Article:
While looking through course counts deciding which classes to take this semester, students may have noticed a new minor: food studies. The creation of the food studies minor has been in the works for over a decade, pioneered by sociology professor and current food studies department chair John Lang. Lang noticed a growing interest in his longtime passion of food studies across disciplines and saw potential to organize the courses into a new minor.
“Professor Kasunic in the music department was starting that year, and he ran up to me and said ‘You’re the food guy right? Can you tell me why restaurants are so loud?’ and I was like ‘Hi, good to meet you — and you know what, that’s a fun question, I don’t know.’ That set off a handful of things. What it really led to in my mind is that we could collaborate across disciplines to study food,” Lang said.
In 2011, Lang consulted members of the food studies community from institutions such as University of California, Davis and Williams College who have experience devising food studies programs on college campuses. According to Lang, their biggest piece of advice was to make sure there was community interest.
“The reality is, when it comes to shaping our curriculum here, it is what our faculty are interested in teaching and what our students are interested in taking. What do we already teach and can we get those things to go together so students can get a minor?” said Lang.
Cognitive science professor and department chair Carmel Levitan co-taught a year-long Cultural Studies Program (CSP) titled “Culture of Foods” with Lang and music department chair David Kasunic, where they combined looking at food from humanities and science perspectives.
“We did some surveys and a lot of people were interested. There are a lot of people already taking these classes, so the way I think of the food studies minor is as a way to help students organize their classes and kind of raise awareness of all the food-related classes across many different departments,” Levitan said.
Food studies as a discipline is a popular topic to teach right now: articles in the New York Times and the Atlantic have discussed the rise of food studies programs. Occidental has been engaging with aspects of food studies before this trend, particularly through the Urban & Environmental Policy (UEP) department in regards to food justice and on-campus initiatives like the Food, Energy and Sustainability team (FEAST) garden, according to Lang.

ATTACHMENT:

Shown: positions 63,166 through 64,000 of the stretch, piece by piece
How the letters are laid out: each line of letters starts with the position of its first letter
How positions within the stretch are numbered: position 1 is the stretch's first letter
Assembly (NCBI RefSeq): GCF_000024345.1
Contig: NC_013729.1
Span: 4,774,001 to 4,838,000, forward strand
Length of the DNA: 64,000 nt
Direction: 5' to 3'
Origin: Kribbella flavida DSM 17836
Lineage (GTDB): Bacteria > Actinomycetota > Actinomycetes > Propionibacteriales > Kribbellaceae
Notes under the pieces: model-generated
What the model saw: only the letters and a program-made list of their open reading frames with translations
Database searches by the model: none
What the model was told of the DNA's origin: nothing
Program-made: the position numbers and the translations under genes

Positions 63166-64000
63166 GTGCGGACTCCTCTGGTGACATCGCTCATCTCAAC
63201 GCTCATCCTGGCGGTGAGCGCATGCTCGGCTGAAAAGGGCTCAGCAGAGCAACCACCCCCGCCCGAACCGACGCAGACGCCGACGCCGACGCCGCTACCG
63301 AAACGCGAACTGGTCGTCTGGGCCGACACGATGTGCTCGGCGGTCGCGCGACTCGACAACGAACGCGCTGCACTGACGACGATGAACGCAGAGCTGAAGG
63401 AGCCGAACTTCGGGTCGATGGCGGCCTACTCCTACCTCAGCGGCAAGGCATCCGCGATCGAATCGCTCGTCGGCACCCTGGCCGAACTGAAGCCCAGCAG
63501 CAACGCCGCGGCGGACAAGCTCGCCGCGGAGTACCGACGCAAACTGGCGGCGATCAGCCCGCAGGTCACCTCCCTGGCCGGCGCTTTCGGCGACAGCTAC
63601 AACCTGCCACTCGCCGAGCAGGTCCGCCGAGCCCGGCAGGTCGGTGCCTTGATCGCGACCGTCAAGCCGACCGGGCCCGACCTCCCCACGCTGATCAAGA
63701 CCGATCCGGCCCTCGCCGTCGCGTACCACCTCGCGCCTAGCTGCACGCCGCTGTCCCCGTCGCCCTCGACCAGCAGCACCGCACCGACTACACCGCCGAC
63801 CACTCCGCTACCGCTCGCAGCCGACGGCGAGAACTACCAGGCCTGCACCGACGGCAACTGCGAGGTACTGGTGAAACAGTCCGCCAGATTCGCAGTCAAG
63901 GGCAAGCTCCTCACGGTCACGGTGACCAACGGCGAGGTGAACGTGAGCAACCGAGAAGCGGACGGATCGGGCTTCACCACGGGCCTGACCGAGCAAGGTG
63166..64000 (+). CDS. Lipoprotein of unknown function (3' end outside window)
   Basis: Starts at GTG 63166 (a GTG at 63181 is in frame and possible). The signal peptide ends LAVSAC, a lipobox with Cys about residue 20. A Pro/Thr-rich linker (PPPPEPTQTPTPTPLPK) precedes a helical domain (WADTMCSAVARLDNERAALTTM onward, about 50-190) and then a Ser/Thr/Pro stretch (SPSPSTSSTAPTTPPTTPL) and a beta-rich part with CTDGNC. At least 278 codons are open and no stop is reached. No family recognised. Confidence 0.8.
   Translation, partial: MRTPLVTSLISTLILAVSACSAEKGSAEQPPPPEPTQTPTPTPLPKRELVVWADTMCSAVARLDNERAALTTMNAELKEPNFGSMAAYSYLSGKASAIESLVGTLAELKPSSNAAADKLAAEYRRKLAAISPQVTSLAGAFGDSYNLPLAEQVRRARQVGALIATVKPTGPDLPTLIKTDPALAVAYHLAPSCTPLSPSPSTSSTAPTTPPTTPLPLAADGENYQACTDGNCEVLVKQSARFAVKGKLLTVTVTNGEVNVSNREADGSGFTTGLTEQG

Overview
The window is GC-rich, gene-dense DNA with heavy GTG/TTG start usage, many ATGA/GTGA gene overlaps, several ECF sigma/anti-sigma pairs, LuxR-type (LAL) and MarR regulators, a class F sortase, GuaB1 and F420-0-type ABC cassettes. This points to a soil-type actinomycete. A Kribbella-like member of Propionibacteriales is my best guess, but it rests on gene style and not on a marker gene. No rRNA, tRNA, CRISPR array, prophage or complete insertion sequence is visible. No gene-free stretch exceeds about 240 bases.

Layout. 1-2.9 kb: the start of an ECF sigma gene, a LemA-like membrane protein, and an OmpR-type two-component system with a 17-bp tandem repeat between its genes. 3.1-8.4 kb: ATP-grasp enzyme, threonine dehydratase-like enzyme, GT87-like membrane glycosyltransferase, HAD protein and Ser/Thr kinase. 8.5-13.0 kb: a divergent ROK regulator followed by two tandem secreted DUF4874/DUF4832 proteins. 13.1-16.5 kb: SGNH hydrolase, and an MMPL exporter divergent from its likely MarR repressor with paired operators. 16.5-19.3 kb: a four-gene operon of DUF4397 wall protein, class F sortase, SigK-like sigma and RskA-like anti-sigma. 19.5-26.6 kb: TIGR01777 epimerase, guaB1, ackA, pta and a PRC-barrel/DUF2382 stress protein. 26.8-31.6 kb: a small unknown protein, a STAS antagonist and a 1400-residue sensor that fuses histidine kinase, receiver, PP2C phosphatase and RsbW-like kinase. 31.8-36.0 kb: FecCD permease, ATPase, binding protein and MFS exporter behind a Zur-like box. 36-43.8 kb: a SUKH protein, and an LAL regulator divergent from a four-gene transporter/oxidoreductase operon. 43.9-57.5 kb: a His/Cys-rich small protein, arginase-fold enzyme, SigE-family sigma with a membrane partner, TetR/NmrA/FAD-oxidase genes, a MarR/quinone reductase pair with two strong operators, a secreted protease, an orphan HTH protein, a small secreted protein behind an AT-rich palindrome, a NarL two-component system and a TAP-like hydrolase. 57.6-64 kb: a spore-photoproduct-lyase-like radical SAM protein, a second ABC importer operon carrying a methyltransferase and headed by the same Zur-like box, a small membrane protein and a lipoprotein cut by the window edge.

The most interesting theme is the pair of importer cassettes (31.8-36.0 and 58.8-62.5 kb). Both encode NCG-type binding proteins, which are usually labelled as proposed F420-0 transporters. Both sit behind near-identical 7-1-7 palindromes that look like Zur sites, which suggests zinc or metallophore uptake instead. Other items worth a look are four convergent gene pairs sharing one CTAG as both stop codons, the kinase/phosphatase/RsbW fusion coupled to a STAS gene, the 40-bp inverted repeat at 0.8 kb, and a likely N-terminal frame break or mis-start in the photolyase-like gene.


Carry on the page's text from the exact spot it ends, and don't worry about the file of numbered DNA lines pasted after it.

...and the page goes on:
Katie Hines (sophomore) is one of the first round of students to pursue the food studies minor since its creation.
Sharon Cech came to Hines’ UEP 101 class last semester as a guest speaker on food justice. Cech currently directs the CA Farm to School, Farm to WIC and Regional Food Systems Programs at UEPI. Hines found the topic very engaging and when Cech mentioned there would be a new food studies minor available, Hines said she was immediately interested.
“I ended up taking a class with her right now about food and the environment, and then I became even more interested,” Hines said.
The food studies minor emphasizes interdisciplinary study, according to Levitan. The idea is you can look at food as an issue across multiple disciplinary lenses and do what Occidental asks as a whole — think as a liberal arts student and use that broad frame to work through difficult problems.
“A UEP student who has taken a lot of food-related classes might not think to take a Kinesiology class, that might not be a place in the catalog they usually look, but by grouping them in this way it is really saying, ‘Welcome, come here, check this out, this is for you too,’” Levitan said. “Similarly, in the reverse for students in Kinesiology, they might say, ‘Oh, UEP, I hadn’t thought about that side of food.’”
According to Lang, the jobs available for food studies are off the charts in California — there are more jobs than there are people to apply. We tend to forget that agriculture is an important aspect of California’s economy and that the number of people who are capable of thinking through complex food issues and have an interest in it are tremendous, Lang said.
“Oxy students are going to remix the stuff and combine things in new ways. People who minor in this might go on to be artists or scientists or social scientists. They could be writers and they might open a restaurant. Maybe they will put something on the ballot. Food is just everywhere, it is going to intersect with anything you can think of,” Levitan said. “Oxy students are amazing, so they will do things I won’t even think of.”
The food studies minor launches the same semester as the opening of the Oxy Arts building on York Boulevard, which is hosting “Breaking Bread,” an exploration into the inclusive culture of food and how it transcends the conventional system of power. Professor Lang hopes people will come to him and others involved in the food studies minor with ideas, because although the minor has been in the works for ten years, classes have just begun.